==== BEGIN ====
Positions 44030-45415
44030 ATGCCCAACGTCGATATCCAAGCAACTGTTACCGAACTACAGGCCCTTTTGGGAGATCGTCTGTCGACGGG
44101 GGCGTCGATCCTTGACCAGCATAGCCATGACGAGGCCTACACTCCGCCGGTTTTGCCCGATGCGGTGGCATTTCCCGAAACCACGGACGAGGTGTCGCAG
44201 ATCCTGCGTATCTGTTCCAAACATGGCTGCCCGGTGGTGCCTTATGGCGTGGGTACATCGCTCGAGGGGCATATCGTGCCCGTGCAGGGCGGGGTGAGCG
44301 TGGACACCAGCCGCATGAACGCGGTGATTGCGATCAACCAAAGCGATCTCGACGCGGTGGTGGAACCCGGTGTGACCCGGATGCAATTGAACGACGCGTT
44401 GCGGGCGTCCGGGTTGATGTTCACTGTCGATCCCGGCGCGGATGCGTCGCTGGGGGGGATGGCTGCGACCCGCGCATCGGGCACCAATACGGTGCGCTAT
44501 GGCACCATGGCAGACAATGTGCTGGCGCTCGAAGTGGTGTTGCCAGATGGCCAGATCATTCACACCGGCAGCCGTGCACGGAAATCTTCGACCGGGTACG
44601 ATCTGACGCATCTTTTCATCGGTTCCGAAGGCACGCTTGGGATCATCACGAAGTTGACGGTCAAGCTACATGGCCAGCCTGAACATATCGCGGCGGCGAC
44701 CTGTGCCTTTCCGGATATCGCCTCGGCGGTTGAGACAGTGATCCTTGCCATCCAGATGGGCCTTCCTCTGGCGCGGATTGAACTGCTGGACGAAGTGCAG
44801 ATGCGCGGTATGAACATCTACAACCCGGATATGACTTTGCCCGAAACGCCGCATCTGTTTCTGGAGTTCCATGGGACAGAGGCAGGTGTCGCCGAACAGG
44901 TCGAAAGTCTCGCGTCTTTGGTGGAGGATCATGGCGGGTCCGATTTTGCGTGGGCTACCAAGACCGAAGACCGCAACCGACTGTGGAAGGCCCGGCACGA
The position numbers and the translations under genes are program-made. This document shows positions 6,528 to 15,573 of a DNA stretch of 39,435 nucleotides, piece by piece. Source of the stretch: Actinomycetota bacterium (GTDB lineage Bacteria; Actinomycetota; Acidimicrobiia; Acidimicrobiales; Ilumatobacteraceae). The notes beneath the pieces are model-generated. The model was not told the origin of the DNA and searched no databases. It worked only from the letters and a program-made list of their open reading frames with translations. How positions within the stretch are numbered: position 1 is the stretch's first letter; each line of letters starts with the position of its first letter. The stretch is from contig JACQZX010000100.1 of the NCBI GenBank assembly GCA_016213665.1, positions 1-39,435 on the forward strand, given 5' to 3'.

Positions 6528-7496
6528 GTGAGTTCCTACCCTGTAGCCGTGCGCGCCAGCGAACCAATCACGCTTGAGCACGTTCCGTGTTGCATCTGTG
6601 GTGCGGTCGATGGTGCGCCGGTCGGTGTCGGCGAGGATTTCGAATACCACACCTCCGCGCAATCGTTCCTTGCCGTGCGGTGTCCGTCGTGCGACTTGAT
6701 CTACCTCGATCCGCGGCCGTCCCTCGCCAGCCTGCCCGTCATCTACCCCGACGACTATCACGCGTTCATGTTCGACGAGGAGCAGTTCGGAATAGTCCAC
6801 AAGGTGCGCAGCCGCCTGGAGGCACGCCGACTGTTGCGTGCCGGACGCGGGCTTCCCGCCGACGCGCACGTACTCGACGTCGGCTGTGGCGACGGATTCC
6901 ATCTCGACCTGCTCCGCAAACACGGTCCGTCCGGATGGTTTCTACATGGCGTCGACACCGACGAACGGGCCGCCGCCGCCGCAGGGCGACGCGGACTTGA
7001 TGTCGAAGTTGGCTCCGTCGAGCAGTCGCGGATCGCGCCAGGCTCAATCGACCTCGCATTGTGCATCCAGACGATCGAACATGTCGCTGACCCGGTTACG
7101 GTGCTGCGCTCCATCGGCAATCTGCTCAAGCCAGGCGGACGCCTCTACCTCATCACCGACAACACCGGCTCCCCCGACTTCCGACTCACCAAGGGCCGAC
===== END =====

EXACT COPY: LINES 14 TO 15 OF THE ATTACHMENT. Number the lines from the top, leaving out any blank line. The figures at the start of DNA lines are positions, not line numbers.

6528 GTGAGTTCCTACCCTGTAGCCGTGCGCGCCAGCGAACCAATCACGCTTGAGCACGTTCCGTGTTGCATCTGTG
6601 GTGCGGTCGATGGTGCGCCGGTCGGTGTCGGCGAGGATTTCGAATACCACACCTCCGCGCAATCGTTCCTTGCCGTGCGGTGTCCGTCGTGCGACTTGAT